LINK instead of @import CSS

Just as important as reducing the actual download time of a web page is reducing the perceived download time of a web page. Users are much happier waiting 10 seconds for a page to download if they can see the page is doing stuff.

@import gained popularity as one of the hacks in a web designers bag of tricks for hiding CSS from legacy browsers. Thankfully, with major sites beginning to drop support of these older browsers, we can all follow in suit and do the same. At this point the drawbacks for @import outweigh the benefits.

Using LINK instead of @import does two things: allows for progressive rendering, thus lowering a page’s perceived download time, and speeds up the rendering of the DOM.

Already mentioned is that CSS renders in parallel to the rendering of the DOM. But progressive rendering only occurs up until the point of where a CSS request occurs and then rendering starts over from the top. With a slow internet connection you can see this as an unstyled page that loads, then is quickly replaced by the CSS styled content.

For this reason it’s good practice to not only LINK to your stylesheet, but to place it as early in the HEAD section of the HTML document as possible.

It’s important to note that IE treats @import like a LINK that occurs at the bottom of the page, even if @import appears in the HEAD section. Another reason IE is the bane of existence for all web designers.

If you absolutely can’t get away from using @import, here is a great BlueRobot article on the FOUC problem.

Place scripts as low as possible

Scripts are problematic to the page load process for a couple reasons. First, they block parallel downloads, meaning that while a script is downloading, nothing else can download. Scripts also prevent any elements below them in the DOM from rendering while they are downloading and parsing.

Sometimes it isn’t possible, but in many cases a script can be placed just before the part of the DOM where they are required. Doing so allows at least part of the page to render, giving the user the impression that the page is doing something. Again, reducing perceived download time is as important if not more so than reducing actual download time.

Set the Cache Controls

Most web designers are probably happy to let browser defaults handle caching, or may think that because their website has dynamic content they don’t need to bother with caching. But, why not take advantage of the built in capabilities of the browser and network to create a faster experience for your most valuable visitors? Repeat visitors and conversions.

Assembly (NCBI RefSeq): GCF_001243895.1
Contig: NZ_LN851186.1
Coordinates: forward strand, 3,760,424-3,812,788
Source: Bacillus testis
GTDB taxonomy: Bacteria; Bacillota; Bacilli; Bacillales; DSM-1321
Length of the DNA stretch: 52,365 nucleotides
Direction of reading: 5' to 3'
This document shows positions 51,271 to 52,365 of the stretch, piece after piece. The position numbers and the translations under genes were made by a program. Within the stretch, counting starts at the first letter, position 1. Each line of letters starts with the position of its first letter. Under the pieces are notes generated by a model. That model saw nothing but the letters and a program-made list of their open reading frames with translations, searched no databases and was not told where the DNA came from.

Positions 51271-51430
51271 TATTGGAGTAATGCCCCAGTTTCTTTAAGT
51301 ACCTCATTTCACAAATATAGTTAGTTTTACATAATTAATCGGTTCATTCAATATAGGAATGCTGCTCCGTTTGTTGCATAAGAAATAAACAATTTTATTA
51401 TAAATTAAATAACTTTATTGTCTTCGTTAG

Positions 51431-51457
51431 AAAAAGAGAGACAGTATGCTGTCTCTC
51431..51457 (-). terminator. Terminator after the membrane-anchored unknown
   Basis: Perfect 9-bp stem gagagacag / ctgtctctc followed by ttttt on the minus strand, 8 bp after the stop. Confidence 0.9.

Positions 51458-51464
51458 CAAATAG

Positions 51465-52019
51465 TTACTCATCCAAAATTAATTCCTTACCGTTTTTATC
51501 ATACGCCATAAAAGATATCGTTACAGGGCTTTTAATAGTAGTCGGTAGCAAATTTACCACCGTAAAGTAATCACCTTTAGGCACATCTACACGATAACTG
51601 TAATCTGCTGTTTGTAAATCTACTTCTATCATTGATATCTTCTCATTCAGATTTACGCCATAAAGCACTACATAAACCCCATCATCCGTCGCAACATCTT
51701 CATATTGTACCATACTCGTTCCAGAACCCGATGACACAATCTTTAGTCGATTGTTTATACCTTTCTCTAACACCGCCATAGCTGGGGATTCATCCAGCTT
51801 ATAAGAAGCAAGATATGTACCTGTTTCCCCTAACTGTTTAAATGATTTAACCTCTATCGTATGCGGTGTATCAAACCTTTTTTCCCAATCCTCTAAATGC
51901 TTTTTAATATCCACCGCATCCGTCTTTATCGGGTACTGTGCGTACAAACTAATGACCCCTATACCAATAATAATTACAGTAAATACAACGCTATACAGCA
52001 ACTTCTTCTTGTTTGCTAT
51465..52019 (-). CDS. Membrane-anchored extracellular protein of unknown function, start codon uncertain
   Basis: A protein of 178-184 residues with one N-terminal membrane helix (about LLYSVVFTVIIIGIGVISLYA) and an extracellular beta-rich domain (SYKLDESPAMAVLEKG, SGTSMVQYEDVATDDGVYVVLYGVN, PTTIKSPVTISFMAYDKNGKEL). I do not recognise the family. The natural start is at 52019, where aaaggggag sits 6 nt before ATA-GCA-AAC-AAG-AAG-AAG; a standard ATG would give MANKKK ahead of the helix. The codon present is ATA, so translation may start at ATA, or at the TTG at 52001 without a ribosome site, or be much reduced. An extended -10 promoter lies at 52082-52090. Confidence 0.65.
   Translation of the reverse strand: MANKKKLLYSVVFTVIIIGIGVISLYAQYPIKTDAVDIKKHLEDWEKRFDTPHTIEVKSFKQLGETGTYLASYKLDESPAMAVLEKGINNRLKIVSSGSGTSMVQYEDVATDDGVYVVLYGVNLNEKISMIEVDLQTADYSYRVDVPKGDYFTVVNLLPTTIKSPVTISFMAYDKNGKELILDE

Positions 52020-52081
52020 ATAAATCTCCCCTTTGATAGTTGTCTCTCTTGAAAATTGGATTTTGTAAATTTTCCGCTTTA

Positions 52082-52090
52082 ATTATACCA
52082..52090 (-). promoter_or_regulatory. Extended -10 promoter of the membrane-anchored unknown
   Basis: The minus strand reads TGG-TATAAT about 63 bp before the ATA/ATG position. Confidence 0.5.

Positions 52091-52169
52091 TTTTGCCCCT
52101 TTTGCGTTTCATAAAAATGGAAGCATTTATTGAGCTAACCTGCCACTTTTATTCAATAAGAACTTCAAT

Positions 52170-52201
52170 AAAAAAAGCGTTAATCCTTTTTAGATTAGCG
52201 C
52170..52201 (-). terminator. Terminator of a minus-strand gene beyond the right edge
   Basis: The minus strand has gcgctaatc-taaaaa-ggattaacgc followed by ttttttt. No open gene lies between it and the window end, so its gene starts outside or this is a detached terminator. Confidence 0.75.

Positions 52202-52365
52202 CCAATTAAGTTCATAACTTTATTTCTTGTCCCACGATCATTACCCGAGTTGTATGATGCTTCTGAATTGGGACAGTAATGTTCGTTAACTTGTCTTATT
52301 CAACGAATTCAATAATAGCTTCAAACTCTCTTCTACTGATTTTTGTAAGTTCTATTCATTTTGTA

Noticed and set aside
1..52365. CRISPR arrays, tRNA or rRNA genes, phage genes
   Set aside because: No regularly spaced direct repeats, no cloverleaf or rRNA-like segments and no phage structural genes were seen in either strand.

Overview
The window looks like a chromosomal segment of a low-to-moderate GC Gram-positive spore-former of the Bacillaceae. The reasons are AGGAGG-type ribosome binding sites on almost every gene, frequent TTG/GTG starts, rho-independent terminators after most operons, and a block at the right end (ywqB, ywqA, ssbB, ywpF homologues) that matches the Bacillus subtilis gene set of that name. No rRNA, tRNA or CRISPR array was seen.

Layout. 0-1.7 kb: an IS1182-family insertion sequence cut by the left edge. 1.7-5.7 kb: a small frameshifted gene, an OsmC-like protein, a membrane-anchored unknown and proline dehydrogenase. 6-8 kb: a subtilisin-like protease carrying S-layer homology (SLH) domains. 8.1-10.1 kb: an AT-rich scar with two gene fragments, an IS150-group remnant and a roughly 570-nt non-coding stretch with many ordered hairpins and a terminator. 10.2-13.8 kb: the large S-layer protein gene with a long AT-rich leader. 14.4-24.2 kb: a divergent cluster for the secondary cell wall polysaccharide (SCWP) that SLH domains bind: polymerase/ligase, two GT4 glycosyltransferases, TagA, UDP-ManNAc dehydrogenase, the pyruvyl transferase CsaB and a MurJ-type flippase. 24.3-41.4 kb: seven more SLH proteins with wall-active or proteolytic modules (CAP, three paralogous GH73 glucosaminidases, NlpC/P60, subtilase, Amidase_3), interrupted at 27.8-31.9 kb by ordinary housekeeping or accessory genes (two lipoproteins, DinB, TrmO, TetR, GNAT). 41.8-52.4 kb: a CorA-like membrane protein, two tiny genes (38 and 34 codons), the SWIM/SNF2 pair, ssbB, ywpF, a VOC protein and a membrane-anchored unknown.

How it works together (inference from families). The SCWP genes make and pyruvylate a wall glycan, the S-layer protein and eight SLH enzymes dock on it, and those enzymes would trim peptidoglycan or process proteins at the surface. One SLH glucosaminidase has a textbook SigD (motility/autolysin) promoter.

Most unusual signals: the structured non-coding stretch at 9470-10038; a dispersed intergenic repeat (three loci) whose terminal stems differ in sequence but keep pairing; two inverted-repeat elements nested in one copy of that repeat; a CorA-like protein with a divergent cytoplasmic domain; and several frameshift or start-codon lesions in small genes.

The simplest thing you can do is set the cache using a META tag that looks like this.

<META HTTP-EQUIV="expires" CONTENT="Wed, 26 Feb 2011 08:21:57 GMT">

Set the expires date to some far off date to be sure that caching is utilized.

It’s probably not a good idea to rely solely on this method however as it has the drawback of being ignored in many instances. For more precise control of caching, set an Expires or Cache-Control HTTP header. This involves messing your server a bit, but here is a great caching tutorial to help you get it done.

Avoid Dynamic Properties (CSS expressions)

Finally, where the previous tips have been centered on the trimming the page loading process, this tip is about trimming runtime performance.

CSS expressions are a proprietary property in IE 5-7 that allow you to assign a Javascript expression to a CSS property. It evolved as another hack in the bag of tricks to make IE work like a normal browser, for instance by faking support for the min-width CSS property. Did I mention IE is that bane of existence for all web designers?

Basically this hack was a short way to get CSS to respond to a browser event. The problem is that the Javascript expression is called on every browser event, causing it to be evaluated thousands of times during normal page interaction.

Rightly so, Microsoft has dropped support for CSS expressions with IE 8. The better choice is to use proper event handlers. Here is a great article further exploring the problem with CSS expressions.

There you go, 9 tips to trim your website. Feel the burn while you’re making these changes, and remember, no pain, no gain!